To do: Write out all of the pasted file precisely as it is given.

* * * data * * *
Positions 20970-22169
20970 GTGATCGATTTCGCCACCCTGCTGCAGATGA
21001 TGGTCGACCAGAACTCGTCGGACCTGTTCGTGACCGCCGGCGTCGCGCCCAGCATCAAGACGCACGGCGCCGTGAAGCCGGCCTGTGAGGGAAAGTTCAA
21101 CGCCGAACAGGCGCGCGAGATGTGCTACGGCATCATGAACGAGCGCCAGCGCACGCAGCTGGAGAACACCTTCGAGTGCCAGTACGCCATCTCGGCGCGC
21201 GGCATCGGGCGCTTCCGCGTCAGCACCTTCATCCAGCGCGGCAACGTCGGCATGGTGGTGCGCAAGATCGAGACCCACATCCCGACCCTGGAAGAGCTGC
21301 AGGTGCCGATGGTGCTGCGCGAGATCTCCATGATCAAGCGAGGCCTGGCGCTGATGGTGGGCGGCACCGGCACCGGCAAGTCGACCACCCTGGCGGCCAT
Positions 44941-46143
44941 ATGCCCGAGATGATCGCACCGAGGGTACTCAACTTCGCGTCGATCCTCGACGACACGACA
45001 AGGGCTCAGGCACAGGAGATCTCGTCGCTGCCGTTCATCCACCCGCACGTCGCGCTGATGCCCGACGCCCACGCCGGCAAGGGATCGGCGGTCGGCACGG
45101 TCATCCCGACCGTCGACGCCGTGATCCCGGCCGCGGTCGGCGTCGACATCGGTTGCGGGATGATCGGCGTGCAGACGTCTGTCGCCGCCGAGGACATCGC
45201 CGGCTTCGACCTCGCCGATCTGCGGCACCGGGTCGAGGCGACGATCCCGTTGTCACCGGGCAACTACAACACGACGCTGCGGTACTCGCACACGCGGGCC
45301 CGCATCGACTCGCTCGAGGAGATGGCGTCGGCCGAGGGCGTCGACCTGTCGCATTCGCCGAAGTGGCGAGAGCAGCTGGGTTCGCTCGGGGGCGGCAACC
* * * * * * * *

Positions 20970-22169
20970 GTGATCGATTTCGCCACCCTGCTGCAGATGA
21001 TGGTCGACCAGAACTCGTCGGACCTGTTCGTGACCGCCGGCGTCGCGCCCAGCATCAAGACGCACGGCGCCGTGAAGCCGGCCTGTGAGGGAAAGTTCAA
21101 CGCCGAACAGGCGCGCGAGATGTGCTACGGCATCATGAACGAGCGCCAGCGCACGCAGCTGGAGAACACCTTCGAGTGCCAGTACGCCATCTCGGCGCGC
21201 GGCATCGGGCGCTTCCGCGTCAGCACCTTCATCCAGCGCGGCAACGTCGGCATGGTGGTGCGCAAGATCGAGACCCACATCCCGACCCTGGAAGAGCTGC
21301 AGGTGCCGATGGTGCTGCGCGAGATCTCCATGATCAAGCGAGGCCTGGCGCTGATGGTGGGCGGCACCGGCACCGGCAAGTCGACCACCCTGGCGGCCAT
Positions 44941-46143
44941 ATGCCCGAGATGATCGCACCGAGGGTACTCAACTTCGCGTCGATCCTCGACGACACGACA
45001 AGGGCTCAGGCACAGGAGATCTCGTCGCTGCCGTTCATCCACCCGCACGTCGCGCTGATGCCCGACGCCCACGCCGGCAAGGGATCGGCGGTCGGCACGG
45101 TCATCCCGACCGTCGACGCCGTGATCCCGGCCGCGGTCGGCGTCGACATCGGTTGCGGGATGATCGGCGTGCAGACGTCTGTCGCCGCCGAGGACATCGC
45201 CGGCTTCGACCTCGCCGATCTGCGGCACCGGGTCGAGGCGACGATCCCGTTGTCACCGGGCAACTACAACACGACGCTGCGGTACTCGCACACGCGGGCC
45301 CGCATCGACTCGCTCGAGGAGATGGCGTCGGCCGAGGGCGTCGACCTGTCGCATTCGCCGAAGTGGCGAGAGCAGCTGGGTTCGCTCGGGGGCGGCAACC